London 1883 chess tournament

The London 1883 chess tournament was a strong chess tournament among most of the leading players of the day. It was won convincingly by Johannes Zukertort (22 points out of 26) ahead of Wilhelm Steinitz (with 19 points). Remarkably, Zukertort was already assured of victory with three rounds to go, having scored an astonishing 22/23. He then lost his last three games against relatively weak players, probably due to exhaustion. The tournament established Zukertort as rivalling Steinitz to claim to be the best player in the world,[1] and led to the World Chess Championship 1886 match between the two (the first official World Chess Championship match). The event was a double round-robin tournament. Marmaduke Wyvill contributed to organizing the tournament.

Johannes Zukertort, winner of the tournament

The tournament was also notable for the first use of the double-sided chess clock, manufactured by T.B. Wilson of Manchester.

A common story relates to an incident that occurred at the tournament banquet, when the St. George Chess Club President proposed a toast to the best chess player in the world and both Steinitz and Zukertort stood up at the same time to thank him. Research by Edward Winter suggests that this story has been embellished.[2]

The tournament book was dedicated to Prince Leopold, Duke of Albany, for his patronage of the tournament.[3]

CrosstableEdit

The results and standings:[4]

# Player 1 2 3 4 5 6 7 8 9 10 11 12 13 14 Total
1   Johannes Zukertort (United Kingdom) -- 01 11 11 10 11 11 11 11 11 11 10 10 11 22
2   Wilhelm Steinitz (Austria-Hungary) 10 -- 01 00 11 01 11 00 11 11 11 11 11 11 19
3   Joseph Henry Blackburne (United Kingdom) 00 10 -- 01 00 10 11 10 ½1 01 11 11 11 11 16½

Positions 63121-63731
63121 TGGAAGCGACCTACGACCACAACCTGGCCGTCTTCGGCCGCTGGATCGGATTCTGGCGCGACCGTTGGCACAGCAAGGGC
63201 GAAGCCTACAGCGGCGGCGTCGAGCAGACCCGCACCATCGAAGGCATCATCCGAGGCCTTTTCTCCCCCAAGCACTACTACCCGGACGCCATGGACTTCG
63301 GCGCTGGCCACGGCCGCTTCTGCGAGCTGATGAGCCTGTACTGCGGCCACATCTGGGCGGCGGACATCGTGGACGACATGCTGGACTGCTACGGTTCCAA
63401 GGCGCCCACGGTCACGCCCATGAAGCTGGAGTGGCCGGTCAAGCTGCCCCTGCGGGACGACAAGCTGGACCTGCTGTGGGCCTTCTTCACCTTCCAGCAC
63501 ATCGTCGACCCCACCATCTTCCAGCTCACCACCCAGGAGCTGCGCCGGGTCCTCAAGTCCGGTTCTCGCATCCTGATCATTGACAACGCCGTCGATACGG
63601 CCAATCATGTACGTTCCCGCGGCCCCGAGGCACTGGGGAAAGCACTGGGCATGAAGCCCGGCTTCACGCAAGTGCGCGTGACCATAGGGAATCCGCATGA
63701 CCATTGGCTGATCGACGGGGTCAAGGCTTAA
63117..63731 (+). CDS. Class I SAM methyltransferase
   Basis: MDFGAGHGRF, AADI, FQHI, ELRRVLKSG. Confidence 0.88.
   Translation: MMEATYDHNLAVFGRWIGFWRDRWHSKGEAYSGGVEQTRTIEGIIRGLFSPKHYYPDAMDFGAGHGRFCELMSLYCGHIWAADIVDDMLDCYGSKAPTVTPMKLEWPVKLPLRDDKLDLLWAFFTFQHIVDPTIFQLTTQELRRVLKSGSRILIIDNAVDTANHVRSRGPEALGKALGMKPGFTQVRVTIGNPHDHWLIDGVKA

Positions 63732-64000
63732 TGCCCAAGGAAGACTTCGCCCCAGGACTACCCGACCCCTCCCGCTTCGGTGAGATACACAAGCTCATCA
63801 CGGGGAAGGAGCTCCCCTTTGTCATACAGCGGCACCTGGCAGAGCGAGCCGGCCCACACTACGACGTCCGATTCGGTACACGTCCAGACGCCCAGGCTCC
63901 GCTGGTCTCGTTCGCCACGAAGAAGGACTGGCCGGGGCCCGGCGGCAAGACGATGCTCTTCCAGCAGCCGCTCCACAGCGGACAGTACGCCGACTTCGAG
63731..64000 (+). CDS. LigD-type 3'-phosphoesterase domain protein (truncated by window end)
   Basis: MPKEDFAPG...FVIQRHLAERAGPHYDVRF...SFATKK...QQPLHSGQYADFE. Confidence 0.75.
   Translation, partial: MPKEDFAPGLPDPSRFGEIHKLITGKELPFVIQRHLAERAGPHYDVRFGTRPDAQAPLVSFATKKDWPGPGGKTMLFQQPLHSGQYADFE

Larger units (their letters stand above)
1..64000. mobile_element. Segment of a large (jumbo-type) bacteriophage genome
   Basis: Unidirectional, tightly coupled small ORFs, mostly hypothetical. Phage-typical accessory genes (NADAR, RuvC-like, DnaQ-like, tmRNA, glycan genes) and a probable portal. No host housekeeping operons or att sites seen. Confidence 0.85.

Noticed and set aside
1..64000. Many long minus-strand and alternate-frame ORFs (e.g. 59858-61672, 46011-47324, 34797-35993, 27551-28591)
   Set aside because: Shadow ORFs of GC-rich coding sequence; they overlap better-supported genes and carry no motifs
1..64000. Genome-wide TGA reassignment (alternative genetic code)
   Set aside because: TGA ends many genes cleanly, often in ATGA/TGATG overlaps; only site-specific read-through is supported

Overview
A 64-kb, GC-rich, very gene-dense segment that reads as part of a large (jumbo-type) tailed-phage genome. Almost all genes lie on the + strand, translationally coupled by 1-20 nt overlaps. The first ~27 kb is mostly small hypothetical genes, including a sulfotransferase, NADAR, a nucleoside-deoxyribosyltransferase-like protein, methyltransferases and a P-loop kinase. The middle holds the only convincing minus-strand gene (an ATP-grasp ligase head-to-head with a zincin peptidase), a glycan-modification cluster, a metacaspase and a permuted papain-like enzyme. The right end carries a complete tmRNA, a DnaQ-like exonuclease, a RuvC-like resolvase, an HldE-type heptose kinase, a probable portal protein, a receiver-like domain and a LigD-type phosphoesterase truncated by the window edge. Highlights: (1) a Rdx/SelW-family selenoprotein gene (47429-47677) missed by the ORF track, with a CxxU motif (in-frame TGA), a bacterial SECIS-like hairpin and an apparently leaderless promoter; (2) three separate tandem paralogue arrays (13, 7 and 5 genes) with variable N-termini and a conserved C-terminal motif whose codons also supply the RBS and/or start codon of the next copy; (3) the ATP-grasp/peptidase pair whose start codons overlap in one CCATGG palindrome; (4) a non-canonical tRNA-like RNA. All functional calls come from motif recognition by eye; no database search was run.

4   Mikhail Chigorin (Russian Empire) 00 11 10 -- 11 01 01 01 10 10 10 11 10 11 16
5   George Henry Mackenzie (United States) 01 00 11 00 -- ½½ 01 01 01 01 11 ½1 11 11 15½
6   Berthold Englisch (Austria-Hungary) 00 10 01 10 ½½ -- 00 ½1 01 01 11 11 11 11 15½
7   James Mason (United Kingdom) 00 00 00 10 10 11 -- 10 10 11 ½1 11 11 11 15½
8   Samuel Rosenthal (France) 00 11 01 10 10 ½0 01 -- ½1 10 01 01 11 11 15
9   Szymon Winawer (Russian Empire) 00 00 ½0 01 10 10 01 ½0 -- 01 10 11 11 11 13
10   Henry Edward Bird (United Kingdom) 00 00 10 01 10 10 00 01 10 -- 00 11 11 11 12
11   Josef Noa (Austria-Hungary) 00 00 00 01 00 00 ½0 10 01 11 -- 01 11 01
12   Alexander Sellman (United States) 01 00 00 00 ½0 00 00 10 00 00 10 -- 11 01
13   James Mortimer (United Kingdom) 01 00 00 01 00 00 00 00 00 00 00 00 -- 01 3
14   Arthur Skipworth (United Kingdom) 00 00 00 00 00 00 00 00 00 00 10 10 10 -- 3

In this tournament a game ending in a draw was replayed at least twice. The third game after two draws would count, whatever the result.

ReferencesEdit

  1. ^ Edward Winter (chess historian). "Early Uses of 'World Chess Champion'".
  2. ^ Chess Notes 4360, by Edward Winter, 13 May 2006
  3. ^ Winter, Edward (4 December 2005), "4044. Prince Leopold, Duke of Albany", Chess Notes, retrieved 13 August 2012
  4. ^ Crosstable

External linksEdit

1883 London Tournament, Mark Weeks' Chess Pages